This time around, Democrats were incensed, though not surprised, by the assault on Judge Jackson via a Republican presentation of sentences in child sexual abuse cases that has been widely discredited, not to mention the accusatory questions, frequent interruptions and lectures to which they subjected her. Senator Jon Ossoff, Democrat of Georgia, said he found many of the Republican attacks “cruel and unfair.”
“You faced insults here that were shocking to me,” said Senator Cory Booker, Democrat of New Jersey and the only Black member of the committee, who then paused before adding, “Well, actually not shocking.”
Democrats argue that Republicans took advantage of the complexity of the law and sentencing around sexual abuse cases to grossly distort Judge Jackson’s record in a handful of cases. They note that Republicans on the panel voted for Republican-nominated judges who sent child sex offenders to jail for terms lower than recommended by the government and never raised a peep about it.
“It is hypocrisy with a capital H,” said Senator Richard Blumenthal, Democrat of Connecticut.
Even after the questioning concluded, Republicans weren’t finished. Led by Mr. Cruz, some were demanding a delay in any committee vote until the confidential sentencing documents in each of the child sex abuse cases Judge Jackson handled were turned over for review — still seeking more ammunition against her. Democrats shot down that option, leaving Republicans threatening to boycott any committee vote and stall the nomination.
That idea seemed to fizzle when Republicans realized how it would look. A committee vote is now set for April 4.
Republican members of the committee appeared to have few, if any, regrets about their treatment of Judge Jackson.
“I don’t think it was that brutal,” said Senator Tom Cotton, Republican of Arkansas, who referred to Judge Jackson as a “left-wing activist.” “We were just questioning her judgment.”
Doing so dovetails neatly with Republicans’ strategy for the coming midterm elections, in which they plan to use rising crime as a cudgel against Democrats. They saw Judge Jackson’s nomination — and her history as a public defender — as a way to try to capitalize on that.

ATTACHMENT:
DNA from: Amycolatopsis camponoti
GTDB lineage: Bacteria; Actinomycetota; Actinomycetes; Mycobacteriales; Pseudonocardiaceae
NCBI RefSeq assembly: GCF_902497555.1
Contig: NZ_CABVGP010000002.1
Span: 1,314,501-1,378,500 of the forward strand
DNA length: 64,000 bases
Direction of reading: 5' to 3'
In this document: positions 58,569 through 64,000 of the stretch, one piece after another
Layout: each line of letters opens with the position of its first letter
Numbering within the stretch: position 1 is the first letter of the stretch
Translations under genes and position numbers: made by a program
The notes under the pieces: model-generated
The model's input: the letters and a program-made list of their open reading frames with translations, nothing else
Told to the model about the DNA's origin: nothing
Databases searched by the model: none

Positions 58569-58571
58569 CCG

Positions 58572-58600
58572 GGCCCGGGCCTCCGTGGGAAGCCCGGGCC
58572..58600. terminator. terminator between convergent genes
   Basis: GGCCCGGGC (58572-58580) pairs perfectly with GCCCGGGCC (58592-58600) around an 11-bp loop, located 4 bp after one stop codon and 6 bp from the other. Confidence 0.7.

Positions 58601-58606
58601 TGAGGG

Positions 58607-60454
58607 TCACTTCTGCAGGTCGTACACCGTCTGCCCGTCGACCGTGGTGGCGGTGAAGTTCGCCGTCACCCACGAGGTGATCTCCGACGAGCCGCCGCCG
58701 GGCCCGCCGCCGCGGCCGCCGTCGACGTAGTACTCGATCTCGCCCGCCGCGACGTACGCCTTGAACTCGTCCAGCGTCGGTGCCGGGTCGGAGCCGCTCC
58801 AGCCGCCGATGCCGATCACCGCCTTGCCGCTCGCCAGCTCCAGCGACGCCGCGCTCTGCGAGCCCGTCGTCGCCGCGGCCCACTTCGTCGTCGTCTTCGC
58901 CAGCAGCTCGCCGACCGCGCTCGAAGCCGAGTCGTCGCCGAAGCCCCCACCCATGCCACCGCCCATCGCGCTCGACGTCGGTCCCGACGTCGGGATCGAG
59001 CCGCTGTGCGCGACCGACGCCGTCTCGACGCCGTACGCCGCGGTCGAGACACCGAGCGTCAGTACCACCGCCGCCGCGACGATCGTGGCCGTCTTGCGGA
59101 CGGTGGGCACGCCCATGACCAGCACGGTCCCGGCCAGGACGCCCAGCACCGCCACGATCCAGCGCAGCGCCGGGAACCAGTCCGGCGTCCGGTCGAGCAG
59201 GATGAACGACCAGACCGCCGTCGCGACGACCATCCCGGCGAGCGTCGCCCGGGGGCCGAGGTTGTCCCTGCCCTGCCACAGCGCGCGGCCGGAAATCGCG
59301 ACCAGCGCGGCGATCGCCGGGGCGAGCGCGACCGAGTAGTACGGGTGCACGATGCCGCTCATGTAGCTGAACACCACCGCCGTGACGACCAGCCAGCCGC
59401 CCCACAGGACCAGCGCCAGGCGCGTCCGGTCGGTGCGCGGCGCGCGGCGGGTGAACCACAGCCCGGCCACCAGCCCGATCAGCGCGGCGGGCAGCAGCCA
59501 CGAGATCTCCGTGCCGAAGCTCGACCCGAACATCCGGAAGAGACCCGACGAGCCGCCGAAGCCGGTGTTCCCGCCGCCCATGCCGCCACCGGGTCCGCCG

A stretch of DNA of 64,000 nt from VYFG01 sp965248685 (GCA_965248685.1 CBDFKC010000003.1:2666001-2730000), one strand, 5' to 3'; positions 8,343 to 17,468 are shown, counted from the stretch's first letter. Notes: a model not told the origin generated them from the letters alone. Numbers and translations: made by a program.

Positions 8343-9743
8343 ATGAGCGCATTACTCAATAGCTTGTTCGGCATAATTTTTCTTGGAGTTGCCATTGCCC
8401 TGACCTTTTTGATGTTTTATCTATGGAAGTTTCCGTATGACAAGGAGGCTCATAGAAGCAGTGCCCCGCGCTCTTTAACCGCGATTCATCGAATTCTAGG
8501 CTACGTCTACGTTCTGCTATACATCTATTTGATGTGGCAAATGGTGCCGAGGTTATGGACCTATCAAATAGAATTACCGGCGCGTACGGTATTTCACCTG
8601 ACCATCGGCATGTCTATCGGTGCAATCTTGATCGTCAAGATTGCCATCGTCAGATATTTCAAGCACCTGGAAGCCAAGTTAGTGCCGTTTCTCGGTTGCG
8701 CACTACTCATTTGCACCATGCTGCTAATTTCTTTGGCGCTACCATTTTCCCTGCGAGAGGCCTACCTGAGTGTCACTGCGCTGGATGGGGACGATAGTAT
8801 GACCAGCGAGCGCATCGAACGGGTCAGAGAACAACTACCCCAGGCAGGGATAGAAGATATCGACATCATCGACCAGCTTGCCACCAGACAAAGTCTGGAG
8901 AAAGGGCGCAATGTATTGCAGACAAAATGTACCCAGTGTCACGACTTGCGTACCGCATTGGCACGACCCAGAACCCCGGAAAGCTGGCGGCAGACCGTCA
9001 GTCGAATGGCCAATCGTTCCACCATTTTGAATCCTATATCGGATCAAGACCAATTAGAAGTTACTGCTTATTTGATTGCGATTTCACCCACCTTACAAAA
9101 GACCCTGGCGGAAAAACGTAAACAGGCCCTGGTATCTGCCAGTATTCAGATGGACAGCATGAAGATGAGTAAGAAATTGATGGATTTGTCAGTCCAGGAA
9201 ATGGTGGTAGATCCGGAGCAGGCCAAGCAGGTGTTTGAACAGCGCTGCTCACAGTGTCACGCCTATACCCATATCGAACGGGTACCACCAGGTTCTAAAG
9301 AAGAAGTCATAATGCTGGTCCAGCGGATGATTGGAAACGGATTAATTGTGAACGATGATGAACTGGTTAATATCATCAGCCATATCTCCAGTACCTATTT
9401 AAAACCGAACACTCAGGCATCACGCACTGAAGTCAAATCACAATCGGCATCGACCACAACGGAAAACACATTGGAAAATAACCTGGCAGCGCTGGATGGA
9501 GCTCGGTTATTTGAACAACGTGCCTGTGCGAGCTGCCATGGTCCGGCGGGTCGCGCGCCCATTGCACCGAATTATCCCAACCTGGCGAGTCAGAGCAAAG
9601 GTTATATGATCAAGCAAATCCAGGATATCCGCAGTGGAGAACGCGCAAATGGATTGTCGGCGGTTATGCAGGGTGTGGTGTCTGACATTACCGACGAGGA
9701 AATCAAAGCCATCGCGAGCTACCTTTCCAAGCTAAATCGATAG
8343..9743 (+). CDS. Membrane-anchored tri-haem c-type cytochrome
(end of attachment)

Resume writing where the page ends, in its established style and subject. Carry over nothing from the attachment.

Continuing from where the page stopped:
In announcing his opposition to Judge Jackson on Thursday, less than 24 hours after her testimony ended, Senator Mitch McConnell, Republican of Kentucky and the minority leader, noted that she “gave certain terrible kinds of criminals light sentences” and that the nation is currently “in the midst of a national violent crime wave and exploding illegal immigration.”
Senator Richard J. Durbin, the Illinois Democrat who chaired the committee hearings, immediately responded to Mr. McConnell, saying, “Republicans are testing their messages for the November election.”
He also said it would be bad for the nation if Judge Jackson failed to win any Republican votes. Like many others, he found the confirmation process to be more of an ordeal than a legitimate inquiry, considering the toll it takes on a nominee who has been a highly celebrated individual right up to the moment the Senate bears down.
“I think we ought to try to change the process and make it a little more humane,” Mr. Durbin said.
Where this leaves the state of Supreme Court reviews is hard to know. The Jackson hearing seemed to open a new frontier in vilification by focusing so heavily on her sentencing history, meaning any sentences handed down by future nominees will now become fodder for attack.
Some senators took the hopeful view that this episode might finally force a reassessment. Senator Sheldon Whitehouse, Democrat of Rhode Island, said the hearings had showcased “some truly poisonous, cynical behavior that trawled through the absolute bottom of what the Senate has done in dark times past.”
“Let’s hope that that was the low point, and we move back from that low point,” he said.